Open Access Open Access  Restricted Access Subscription Access

Analyzing Women’s Changing Role as a Working Women

Deepa Sharma, Dr. C. Venkateswaran

Abstract


As a Woman in Indian culture, the world is changing a great deal as far as acknowledgment of the numerous jobs of ladies as experts, as bread-workers in families, and as free reasoning people. A natural viewpoint on sexual orientation jobs proposes that ladies have a characteristic partiality toward the ladylike sexual orientation job and that men have a characteristic partiality toward the manly sexual orientation job. The natural viewpoint doesn't, notwithstanding, recommend that one job holds any naturally more noteworthy incentive than another job. The conventional Indian lady has advanced to substantiate herself equivalent in numerous callings just as demonstrated more qualified than men in others. The circumstance for the changing job of ladies is improving quickly. Then again, female feticides, settlement passing, and household misuse give a ghastly foundation of crude boorishness. In the common Indian Society, you find that there are still desires and suspicions about ladies that are less pertinent to their present status, yet a reasonable after effect from our suppressive past. This might be increasingly evident with conventional women or women in-country social orders, yet it is very common in urban ones also. In this paper we analyzing women’s changing role in our Indian Society.


Full Text:

PDF

References


Holahan, C. K., & Gilbert, L. A., (1979), “Inter role conflict for working women: Careers versus jobs”, J. Appl. Psycholo., Volume 64, Issue 1, pp. 86–90, DOI: https://doi.apa.org/doi/10.1037/0021-9010.64.1.86

Tanturri Letizia Maria (2004), “Time use, family role-set and childbearing among Italian working women”, Italian Low Fertility Between Economic Constraints and Changing Values, Volume 60, Issue 1, pp. 111-137, Available at: https://www.jstor.org/stable/29788795?seq=1

Valdez, R. L., & Gutek, B. A. (1987), “Family roles: A help or hindrance for working women?” Sage Publications, Inc., pp. 157–169, Available at: https://psycnet.apa.org/record/1987-97417-009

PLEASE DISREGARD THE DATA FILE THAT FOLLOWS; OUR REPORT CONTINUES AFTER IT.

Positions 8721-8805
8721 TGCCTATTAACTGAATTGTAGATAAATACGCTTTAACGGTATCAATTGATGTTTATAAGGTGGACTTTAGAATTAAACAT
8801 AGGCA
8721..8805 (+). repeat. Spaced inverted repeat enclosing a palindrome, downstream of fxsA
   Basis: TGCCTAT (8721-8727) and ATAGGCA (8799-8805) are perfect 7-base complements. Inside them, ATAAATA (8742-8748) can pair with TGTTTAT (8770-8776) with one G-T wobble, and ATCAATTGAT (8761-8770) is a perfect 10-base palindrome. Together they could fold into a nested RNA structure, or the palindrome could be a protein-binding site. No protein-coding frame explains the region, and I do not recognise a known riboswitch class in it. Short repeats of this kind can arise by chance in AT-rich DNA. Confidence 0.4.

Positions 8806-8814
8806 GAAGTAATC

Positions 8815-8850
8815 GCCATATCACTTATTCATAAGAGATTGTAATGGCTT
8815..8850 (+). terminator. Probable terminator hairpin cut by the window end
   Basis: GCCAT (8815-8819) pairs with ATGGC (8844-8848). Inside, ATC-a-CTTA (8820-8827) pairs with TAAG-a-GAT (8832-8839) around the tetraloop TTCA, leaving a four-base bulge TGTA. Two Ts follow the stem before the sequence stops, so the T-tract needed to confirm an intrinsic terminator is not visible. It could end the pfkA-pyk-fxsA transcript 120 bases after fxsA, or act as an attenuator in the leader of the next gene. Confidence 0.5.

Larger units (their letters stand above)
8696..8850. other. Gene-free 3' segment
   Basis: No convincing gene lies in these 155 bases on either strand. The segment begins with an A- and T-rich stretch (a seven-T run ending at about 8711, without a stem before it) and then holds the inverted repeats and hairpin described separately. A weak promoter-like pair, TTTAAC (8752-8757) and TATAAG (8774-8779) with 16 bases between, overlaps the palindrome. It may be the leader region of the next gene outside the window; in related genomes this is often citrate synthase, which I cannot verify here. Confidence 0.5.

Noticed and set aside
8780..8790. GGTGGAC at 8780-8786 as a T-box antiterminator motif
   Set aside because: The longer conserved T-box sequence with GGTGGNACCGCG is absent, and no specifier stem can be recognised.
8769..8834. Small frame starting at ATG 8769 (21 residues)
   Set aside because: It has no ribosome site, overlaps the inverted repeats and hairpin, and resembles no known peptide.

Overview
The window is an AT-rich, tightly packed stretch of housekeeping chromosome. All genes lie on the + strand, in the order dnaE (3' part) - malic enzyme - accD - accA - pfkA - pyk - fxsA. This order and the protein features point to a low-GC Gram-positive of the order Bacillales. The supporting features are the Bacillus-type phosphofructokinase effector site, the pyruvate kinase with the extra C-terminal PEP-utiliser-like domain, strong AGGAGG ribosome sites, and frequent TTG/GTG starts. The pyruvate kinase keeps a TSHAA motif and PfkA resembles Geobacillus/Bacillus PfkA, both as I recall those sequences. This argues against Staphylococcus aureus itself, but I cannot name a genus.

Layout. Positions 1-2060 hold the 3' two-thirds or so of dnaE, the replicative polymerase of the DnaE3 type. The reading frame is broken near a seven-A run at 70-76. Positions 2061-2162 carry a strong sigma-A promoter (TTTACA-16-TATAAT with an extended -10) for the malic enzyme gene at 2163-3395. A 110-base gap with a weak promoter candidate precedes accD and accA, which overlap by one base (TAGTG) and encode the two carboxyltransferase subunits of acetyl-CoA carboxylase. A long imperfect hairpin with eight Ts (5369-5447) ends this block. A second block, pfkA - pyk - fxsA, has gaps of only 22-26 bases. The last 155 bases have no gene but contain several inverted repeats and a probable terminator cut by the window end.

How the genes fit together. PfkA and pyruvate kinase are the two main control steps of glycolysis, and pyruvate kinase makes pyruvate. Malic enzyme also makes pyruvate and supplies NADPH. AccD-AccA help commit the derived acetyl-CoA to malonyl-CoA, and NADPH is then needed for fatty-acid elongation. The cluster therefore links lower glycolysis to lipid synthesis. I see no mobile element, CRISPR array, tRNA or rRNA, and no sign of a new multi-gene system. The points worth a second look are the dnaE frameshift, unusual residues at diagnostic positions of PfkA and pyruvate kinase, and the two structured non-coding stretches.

Ahmad Animah, (1995), “Role Conflict and Coping Behavior of Married Working Women”, Pertanika J. Soc. Sci. & Hum. Volume 3, Issue 2, pp. 97-104, Available at: http://psasir.upm.edu.my/id/eprint/3073/1/Role_Conflict_and_Coping_Behaviour_of_Married_Working_Women.pdf

Zeichner Amos (2009), “Working Women: A Study of Relationships between Stress, Coping and Health”, J. psyco. Obs. Gyno., pp. 105-116, DOI: https://doi.org/10.3109/01674828509085266

Jamali, D., Sidani, Y. and Safieddine, A. (2005), "Constraints facing working women in Lebanon: an insider view", Women Manag. Rev., Volume 20, Issue 8, pp. 581-594. DOI: https://doi.org/10.1108/09649420510635213

Aassve Arnstein, (2016), “Patterns of grandparental child care across Europe: the role of the policy context and working mothers' need, Cambridge Univ., Volume 37, Issue 4, pp. 845-873, DOI: https://doi.org/10.1017/S0144686X1600009X

Leccardi Carmen, (2005), “Stereotypes of working women: the power of expectations”, Social sci. info., Volume 44, Issue 2, DOI: https://doi.org/10.1177%2F0539018405050463

Bradbury Bettina, (1987), “Women’s History and Working-Class History, Canadian Committee on Labor History and Athabasca University Press, Volume 19, pp. 22-43, Available at: https://www.jstor.org/stable/25142763

Morrison, Christian and Jütting, Johannes P. (May 2004), “The Impact of Social Institutions on the Economic Role of Women in Developing Countries”, OECD Development Centre Working Paper No. 234, DOI: https://dx.doi.org/10.2139/ssrn.556141

Hall Laura, (2009), “The Role of Gender in Varying Forms of Flexible Working” Gender, Work and Organization, Volume 16, Issue 6, pp. 650-666, DOI: https://doi.org/10.1111/j.1468-0432.2009.00456.x


Refbacks

  • There are currently no refbacks.